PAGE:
Why John Lennon Returned His MBE Honor to Queen Elizabeth
When The Beatles received their Member of the British Empire (MBE) awards in 1965, it was another honor the group would receive on their way to the top of their industry (and, eventually, of British society). But you could tell John Lennon didn’t take it very seriously.
At a press conference following the ceremony at Buckingham Palace, Lennon spoke of telling the Queen he’d been on a holiday when in fact the band had been recording nonstop in those days. (“I must have looked shattered,” Lennon said of the encounter.)
Less than four years later, Lennon held another press conference — this time, to return his MBE to the Queen. As he’d prove after moving to America, Lennon had no problem publicly confronting heads of state over policies he disagreed with.
While sending back his MBE, he included a note to the Queen that outlined his reasons for returning the award. Mostly, they came down to Britain’s support of overseas wars.
Lennon objected to the UK’s involvement in Nigeria and Vietnam.
At his press conference, Lennon (accompanied by his wife Yoko Ono) said he had heard what was happening with England’s involvement in the Nigerian Civil War and became horrified at the UK’s backing of the Nigerian government.
After hearing about the atrocities happening to the people of the secessionist Biafra, Lennon said he “began to be ashamed of being British.” By returning his MBE so publicly, he hoped to draw attention to the war, along with the UK’s support of the U.S. war in Vietnam.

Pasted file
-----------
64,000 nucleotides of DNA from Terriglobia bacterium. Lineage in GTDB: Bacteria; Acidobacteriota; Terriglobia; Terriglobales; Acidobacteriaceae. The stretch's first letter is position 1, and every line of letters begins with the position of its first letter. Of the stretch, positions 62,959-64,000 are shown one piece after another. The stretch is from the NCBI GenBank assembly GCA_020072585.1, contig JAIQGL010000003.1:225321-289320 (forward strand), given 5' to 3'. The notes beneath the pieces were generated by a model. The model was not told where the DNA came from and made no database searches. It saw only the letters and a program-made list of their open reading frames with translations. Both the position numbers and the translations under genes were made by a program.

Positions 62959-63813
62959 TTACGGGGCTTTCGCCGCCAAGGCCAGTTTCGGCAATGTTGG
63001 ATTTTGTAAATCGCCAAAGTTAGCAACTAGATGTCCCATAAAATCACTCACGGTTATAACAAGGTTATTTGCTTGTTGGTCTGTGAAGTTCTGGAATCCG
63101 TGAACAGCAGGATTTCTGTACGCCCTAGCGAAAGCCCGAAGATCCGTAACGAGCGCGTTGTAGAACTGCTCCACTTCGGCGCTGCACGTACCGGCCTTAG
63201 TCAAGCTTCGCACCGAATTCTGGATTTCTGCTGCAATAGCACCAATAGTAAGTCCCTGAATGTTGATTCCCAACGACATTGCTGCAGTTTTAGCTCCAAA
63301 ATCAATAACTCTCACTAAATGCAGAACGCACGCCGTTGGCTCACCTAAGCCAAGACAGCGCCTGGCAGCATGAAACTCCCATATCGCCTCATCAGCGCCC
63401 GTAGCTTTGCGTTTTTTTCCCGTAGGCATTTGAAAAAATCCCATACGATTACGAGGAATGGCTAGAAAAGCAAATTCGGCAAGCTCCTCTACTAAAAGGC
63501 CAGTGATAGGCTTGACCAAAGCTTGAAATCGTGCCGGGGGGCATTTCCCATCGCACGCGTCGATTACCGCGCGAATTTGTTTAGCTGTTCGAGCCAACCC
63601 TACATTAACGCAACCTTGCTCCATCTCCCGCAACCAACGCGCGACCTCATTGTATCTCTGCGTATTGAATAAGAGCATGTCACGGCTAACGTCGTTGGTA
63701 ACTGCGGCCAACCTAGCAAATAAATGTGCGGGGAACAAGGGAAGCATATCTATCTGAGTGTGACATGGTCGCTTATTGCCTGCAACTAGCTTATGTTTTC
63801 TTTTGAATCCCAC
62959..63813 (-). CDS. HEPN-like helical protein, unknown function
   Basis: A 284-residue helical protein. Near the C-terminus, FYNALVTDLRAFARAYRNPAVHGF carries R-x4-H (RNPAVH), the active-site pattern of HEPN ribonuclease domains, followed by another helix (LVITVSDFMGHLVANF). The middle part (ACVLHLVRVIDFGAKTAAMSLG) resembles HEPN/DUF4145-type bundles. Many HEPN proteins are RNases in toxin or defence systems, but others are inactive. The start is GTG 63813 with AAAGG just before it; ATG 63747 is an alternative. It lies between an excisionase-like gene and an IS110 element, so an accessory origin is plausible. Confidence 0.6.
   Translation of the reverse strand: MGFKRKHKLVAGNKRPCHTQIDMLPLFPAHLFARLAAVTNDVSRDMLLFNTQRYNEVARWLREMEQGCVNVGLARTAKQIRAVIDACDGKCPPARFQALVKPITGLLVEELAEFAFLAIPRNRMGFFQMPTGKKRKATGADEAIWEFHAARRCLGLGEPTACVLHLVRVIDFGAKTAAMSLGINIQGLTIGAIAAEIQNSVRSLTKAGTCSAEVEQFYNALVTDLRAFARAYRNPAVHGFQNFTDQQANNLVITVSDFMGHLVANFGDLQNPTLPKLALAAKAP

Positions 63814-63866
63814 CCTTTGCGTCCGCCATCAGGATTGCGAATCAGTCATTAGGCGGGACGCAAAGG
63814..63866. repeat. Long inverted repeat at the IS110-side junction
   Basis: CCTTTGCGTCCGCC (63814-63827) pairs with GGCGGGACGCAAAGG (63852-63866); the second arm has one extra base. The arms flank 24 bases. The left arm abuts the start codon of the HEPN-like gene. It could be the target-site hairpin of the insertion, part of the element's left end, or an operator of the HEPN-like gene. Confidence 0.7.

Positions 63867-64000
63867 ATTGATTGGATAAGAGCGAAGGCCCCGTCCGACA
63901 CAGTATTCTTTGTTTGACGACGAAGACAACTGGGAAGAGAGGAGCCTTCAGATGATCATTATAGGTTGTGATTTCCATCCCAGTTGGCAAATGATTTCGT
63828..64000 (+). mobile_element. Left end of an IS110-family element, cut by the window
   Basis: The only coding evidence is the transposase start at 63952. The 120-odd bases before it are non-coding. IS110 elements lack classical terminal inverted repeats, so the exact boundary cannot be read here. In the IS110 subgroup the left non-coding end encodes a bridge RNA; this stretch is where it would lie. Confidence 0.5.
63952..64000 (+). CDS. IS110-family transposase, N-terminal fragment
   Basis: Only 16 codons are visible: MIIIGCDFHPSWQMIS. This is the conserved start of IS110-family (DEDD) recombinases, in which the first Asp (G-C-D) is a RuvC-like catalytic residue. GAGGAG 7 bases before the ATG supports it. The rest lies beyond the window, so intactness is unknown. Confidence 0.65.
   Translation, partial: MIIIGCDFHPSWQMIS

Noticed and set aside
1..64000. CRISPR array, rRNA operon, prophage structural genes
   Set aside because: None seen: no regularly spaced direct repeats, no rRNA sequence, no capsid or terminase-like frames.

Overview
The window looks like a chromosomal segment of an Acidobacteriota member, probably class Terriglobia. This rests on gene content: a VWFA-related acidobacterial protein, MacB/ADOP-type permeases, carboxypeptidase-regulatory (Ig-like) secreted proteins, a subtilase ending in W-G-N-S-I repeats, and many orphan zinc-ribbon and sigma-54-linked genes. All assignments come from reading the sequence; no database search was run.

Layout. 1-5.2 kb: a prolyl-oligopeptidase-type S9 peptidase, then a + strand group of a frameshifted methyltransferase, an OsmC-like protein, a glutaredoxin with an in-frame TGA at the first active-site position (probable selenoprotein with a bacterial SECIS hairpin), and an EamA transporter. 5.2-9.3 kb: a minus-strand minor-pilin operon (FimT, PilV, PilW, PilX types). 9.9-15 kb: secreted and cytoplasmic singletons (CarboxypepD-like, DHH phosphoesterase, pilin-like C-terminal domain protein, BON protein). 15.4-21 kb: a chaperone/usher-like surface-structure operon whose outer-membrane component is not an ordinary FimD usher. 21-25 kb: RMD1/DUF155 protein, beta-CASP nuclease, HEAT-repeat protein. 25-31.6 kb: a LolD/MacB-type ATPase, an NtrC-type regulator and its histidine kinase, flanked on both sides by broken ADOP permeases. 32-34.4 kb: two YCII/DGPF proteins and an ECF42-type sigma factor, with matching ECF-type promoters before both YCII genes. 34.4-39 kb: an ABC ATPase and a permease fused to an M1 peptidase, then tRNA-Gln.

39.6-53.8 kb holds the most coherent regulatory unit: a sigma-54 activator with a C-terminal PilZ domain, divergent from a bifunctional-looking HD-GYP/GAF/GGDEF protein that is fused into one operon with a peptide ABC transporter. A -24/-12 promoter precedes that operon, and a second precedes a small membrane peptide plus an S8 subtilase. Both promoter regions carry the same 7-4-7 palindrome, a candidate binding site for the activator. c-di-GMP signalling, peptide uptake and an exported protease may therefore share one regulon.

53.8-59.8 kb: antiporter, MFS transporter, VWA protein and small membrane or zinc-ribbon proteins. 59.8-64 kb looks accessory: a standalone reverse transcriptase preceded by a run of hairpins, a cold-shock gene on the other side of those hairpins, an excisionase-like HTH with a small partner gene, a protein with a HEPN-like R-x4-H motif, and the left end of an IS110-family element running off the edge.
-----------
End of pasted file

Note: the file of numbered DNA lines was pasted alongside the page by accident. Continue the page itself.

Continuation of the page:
But Lennon didn’t only hold a press conference. In a note he wrote to Queen Elizabeth and had delivered to Buckingham Palace that day, he threw in a reference to his song “Cold Turkey” faring poorly on the record charts.
I am returning my MBE as a protest against Britain’s involvement in the Nigeria-Biafra thing, against our support of America in Vietnam and against ‘Cold Turkey’ slipping down the charts.
With love. John Lennon of Bag
Lennon later said he’d never wanted the MBE but just went along with it.
If you think John Lennon didn’t go to whispering “God save the Queen” to himself every night, you’d be correct. Speaking about the MBE later to Hunter Davies, he said he originally wanted to say no. “What for? We didn’t believe in it.”
Lennon said it was part of the Beatles program they’d signed up for (fame and its trappings). “It all just seemed part of the game we’d agreed to play. We’d nothing to lose, except that bit of you that said you didn’t believe in it.” John clearly didn’t, and he tried to poke fun at the establishment whenever he could.
And he had much more to say on the subject to Davies. “I really think the Queen believes in it all. She must,” Lennon said. “I don’t believe in John Lennon, Beatle, being any different from anyone else, because I know he’s not. I’m just a feller. But I’m sure the Queen must think she’s different.”
It’s hard to imagine Paul McCartney, who was knighted in 1997, uttering the same words. And it’s impossible to believe Lennon (had he lived) would have accepted the offer in the unlikely event the royal family offered it to him.